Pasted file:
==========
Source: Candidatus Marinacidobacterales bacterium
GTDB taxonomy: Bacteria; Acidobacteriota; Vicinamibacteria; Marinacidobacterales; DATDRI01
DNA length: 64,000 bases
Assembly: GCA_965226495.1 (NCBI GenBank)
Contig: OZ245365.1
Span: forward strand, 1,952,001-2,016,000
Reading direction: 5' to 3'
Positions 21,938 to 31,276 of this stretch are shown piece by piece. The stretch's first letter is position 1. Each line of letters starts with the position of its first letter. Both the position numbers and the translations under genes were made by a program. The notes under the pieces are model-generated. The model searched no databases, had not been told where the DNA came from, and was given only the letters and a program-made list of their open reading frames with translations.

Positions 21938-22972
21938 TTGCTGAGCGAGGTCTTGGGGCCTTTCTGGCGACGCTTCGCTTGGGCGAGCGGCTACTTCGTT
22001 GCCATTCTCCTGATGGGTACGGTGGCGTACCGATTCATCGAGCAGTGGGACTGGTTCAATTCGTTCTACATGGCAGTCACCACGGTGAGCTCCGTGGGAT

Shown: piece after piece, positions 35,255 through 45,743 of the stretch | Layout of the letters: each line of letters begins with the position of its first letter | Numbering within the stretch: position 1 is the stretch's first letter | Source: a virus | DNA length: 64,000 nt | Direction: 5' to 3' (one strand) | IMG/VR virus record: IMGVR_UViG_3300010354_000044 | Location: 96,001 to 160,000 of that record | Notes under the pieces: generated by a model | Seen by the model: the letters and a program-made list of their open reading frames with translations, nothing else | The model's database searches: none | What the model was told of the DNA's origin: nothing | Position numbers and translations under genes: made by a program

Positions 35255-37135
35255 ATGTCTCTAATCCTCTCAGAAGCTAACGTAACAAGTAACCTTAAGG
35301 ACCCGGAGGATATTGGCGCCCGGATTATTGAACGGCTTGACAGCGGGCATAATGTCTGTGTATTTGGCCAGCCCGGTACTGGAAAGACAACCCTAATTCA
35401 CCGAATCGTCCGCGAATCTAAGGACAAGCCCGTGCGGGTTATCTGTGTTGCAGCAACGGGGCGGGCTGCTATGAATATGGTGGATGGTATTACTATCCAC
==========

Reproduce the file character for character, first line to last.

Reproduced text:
Source: Candidatus Marinacidobacterales bacterium
GTDB taxonomy: Bacteria; Acidobacteriota; Vicinamibacteria; Marinacidobacterales; DATDRI01
DNA length: 64,000 bases
Assembly: GCA_965226495.1 (NCBI GenBank)
Contig: OZ245365.1
Span: forward strand, 1,952,001-2,016,000
Reading direction: 5' to 3'
Positions 21,938 to 31,276 of this stretch are shown piece by piece. The stretch's first letter is position 1. Each line of letters starts with the position of its first letter. Both the position numbers and the translations under genes were made by a program. The notes under the pieces are model-generated. The model searched no databases, had not been told where the DNA came from, and was given only the letters and a program-made list of their open reading frames with translations.

Positions 21938-22972
21938 TTGCTGAGCGAGGTCTTGGGGCCTTTCTGGCGACGCTTCGCTTGGGCGAGCGGCTACTTCGTT
22001 GCCATTCTCCTGATGGGTACGGTGGCGTACCGATTCATCGAGCAGTGGGACTGGTTCAATTCGTTCTACATGGCAGTCACCACGGTGAGCTCCGTGGGAT

Shown: piece after piece, positions 35,255 through 45,743 of the stretch | Layout of the letters: each line of letters begins with the position of its first letter | Numbering within the stretch: position 1 is the stretch's first letter | Source: a virus | DNA length: 64,000 nt | Direction: 5' to 3' (one strand) | IMG/VR virus record: IMGVR_UViG_3300010354_000044 | Location: 96,001 to 160,000 of that record | Notes under the pieces: generated by a model | Seen by the model: the letters and a program-made list of their open reading frames with translations, nothing else | The model's database searches: none | What the model was told of the DNA's origin: nothing | Position numbers and translations under genes: made by a program

Positions 35255-37135
35255 ATGTCTCTAATCCTCTCAGAAGCTAACGTAACAAGTAACCTTAAGG
35301 ACCCGGAGGATATTGGCGCCCGGATTATTGAACGGCTTGACAGCGGGCATAATGTCTGTGTATTTGGCCAGCCCGGTACTGGAAAGACAACCCTAATTCA
35401 CCGAATCGTCCGCGAATCTAAGGACAAGCCCGTGCGGGTTATCTGTGTTGCAGCAACGGGGCGGGCTGCTATGAATATGGTGGATGGTATTACTATCCAC